• Doodlewash – Has a community outside of Facebook where you can post your completed art as well as sign up for their forum.  Doodlewash also has a Facebook page, World Watercolor Group with 72k membership.  Daily sketch themes are found here.
  • Daily Sketch Challenge – There is a nice monthly list provided; however I do not see many submission to the challenged
  • Urban Sketchers – This is a huge group with subgroups all around the world. So if you live in a metropolitan area, you might find a urban group near your area.  I found this an interesting group with lots of art submissions from around the world.  I find it interesting to see sketches of locations around the world that I would love to visit!
  • Virtual Sketchwalk – This group selects cities or locations around the world, provides a walking map and photos for members to draw.  Interesting concept.  Haven’t tried it yet, but will do a few of their challenges.  Its an active group even though there are under 1000 members.

The Sketching Everyday group is doing an alphabet series for September. I decided to complete my month doing animal sketches.  Doodlewash is doing a month theme of celebrations.  If you’ve not incorporated a daily routine of sketching, I invite you to follow along with any of the sites listed above.  The drawing of sketches can be simple 15 minute sketches in any medium, a quick doodle or a formal drawing/painting.   My sketches below were ten minute to two hour drawings.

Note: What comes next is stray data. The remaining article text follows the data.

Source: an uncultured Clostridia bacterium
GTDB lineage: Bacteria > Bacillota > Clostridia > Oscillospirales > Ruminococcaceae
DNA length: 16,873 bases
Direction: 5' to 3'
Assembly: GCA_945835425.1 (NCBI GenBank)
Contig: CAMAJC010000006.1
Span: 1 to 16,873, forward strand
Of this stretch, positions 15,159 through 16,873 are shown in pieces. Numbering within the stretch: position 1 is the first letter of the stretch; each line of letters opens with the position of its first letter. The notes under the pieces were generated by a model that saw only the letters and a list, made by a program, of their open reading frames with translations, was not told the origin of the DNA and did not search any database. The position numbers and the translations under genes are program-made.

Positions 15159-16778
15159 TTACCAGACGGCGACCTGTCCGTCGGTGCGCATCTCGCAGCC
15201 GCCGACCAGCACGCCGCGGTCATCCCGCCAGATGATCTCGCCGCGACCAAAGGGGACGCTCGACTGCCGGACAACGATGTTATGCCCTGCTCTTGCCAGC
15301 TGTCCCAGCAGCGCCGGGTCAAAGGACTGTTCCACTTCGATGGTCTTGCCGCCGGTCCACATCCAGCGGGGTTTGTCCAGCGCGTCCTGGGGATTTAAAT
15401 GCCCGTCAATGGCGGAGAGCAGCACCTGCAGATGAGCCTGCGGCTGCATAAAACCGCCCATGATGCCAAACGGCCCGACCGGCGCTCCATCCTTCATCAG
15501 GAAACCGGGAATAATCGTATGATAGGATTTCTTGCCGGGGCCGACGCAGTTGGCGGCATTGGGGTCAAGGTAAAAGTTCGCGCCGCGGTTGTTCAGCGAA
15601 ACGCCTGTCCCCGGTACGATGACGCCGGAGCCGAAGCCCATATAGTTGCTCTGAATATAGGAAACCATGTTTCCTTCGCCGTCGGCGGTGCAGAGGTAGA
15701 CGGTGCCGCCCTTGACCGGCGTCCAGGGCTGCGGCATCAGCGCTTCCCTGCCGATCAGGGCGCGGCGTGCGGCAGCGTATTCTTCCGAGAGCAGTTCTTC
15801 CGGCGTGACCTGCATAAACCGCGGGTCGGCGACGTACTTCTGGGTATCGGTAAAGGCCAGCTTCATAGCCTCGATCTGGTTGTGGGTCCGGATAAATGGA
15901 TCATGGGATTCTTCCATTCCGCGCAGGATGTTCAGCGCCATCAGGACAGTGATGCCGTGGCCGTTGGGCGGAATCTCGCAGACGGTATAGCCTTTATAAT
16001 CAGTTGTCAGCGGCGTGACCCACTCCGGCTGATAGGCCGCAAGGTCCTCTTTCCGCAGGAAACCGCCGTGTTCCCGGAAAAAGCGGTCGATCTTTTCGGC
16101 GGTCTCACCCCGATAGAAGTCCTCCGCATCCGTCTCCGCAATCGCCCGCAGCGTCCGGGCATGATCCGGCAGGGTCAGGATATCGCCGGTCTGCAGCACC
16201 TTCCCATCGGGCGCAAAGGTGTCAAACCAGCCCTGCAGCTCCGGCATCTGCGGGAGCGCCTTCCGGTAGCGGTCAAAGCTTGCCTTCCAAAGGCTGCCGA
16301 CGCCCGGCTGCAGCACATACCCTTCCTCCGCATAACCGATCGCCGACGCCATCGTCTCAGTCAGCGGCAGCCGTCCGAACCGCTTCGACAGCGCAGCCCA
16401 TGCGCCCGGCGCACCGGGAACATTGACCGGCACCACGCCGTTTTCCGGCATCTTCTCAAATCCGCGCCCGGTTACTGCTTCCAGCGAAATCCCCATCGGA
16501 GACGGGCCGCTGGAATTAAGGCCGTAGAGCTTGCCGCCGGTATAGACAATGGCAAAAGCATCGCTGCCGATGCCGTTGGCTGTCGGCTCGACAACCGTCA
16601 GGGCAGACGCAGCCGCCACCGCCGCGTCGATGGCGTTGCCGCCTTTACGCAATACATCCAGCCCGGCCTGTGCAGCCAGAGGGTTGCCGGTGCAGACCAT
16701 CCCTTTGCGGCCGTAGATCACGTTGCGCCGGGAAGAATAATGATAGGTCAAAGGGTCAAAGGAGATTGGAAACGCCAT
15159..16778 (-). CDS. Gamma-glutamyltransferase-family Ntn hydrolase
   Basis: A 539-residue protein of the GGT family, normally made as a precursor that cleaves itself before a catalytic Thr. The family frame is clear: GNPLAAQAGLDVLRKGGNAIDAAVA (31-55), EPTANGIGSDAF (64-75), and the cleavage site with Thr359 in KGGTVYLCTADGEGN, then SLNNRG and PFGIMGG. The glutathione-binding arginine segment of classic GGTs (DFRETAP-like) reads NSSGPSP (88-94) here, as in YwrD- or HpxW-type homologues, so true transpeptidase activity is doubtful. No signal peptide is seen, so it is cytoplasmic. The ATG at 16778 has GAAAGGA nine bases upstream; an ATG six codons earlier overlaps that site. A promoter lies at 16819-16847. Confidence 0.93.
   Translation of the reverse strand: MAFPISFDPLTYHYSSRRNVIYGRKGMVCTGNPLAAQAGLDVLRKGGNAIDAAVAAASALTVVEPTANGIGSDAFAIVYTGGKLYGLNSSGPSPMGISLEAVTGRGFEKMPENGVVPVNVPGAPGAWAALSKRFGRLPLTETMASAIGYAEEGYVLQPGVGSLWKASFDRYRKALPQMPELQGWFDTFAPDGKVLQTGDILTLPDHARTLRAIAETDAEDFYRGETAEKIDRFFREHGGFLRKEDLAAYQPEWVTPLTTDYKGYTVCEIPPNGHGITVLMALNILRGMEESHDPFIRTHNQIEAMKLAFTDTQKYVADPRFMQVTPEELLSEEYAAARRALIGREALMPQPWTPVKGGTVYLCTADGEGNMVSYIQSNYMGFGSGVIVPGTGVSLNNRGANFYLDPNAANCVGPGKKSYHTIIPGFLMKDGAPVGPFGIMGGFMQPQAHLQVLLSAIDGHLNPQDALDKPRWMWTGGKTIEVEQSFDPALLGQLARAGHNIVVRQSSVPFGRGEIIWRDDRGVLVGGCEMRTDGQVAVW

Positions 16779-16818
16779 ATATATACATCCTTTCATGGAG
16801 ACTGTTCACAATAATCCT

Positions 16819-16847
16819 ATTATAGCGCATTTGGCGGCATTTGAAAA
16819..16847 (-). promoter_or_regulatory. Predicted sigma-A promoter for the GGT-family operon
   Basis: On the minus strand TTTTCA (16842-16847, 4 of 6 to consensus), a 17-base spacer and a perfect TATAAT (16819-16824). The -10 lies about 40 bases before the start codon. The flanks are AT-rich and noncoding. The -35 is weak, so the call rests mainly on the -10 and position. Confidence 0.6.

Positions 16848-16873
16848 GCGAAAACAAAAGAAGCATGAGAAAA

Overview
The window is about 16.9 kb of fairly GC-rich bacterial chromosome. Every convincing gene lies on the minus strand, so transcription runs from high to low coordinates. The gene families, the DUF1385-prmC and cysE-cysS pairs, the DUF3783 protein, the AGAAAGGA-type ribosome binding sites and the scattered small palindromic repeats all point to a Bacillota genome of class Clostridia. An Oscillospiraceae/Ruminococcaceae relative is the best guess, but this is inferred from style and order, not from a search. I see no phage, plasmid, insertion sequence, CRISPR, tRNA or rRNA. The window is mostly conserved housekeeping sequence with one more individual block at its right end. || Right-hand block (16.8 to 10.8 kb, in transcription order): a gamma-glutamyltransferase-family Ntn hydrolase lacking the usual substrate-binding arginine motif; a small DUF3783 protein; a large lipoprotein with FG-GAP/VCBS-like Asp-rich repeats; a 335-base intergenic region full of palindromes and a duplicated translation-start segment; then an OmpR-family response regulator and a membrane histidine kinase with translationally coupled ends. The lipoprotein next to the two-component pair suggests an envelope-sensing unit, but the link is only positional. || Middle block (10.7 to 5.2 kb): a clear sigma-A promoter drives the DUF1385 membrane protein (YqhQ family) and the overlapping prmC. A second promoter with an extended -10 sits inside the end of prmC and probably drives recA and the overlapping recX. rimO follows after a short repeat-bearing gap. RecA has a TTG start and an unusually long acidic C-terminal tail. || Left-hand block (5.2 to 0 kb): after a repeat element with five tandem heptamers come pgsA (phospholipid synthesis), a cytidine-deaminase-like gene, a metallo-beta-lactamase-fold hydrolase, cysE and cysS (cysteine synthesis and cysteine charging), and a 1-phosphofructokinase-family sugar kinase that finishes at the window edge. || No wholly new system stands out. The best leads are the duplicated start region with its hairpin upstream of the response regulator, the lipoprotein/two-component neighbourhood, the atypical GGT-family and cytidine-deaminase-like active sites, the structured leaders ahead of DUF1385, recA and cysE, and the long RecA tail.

Please note:  The old house is a Seth Clark Study.  Selected topic by the Sketching Everday group.  The Lady With A Cup is a Fred Callibri Study.

 

 

#artstudy #mixedmedia #sketchingoninstagram #sketching #dailysketch #facebookgroupsketch #sketchchalleng #drawingoninstagram #art #artblog

 

 

 

So how do I start urban sketching?

Urban Sketching–what is it?

Drawing our life stories seems to be a universal part of human nature, going all the way back to prehistoric man in caves.  When talking about urban sketching, an emphasis is usually anything that focuses in capturing art in a creative way capturing people, places and things around us — in our sketchbooks or an art journal.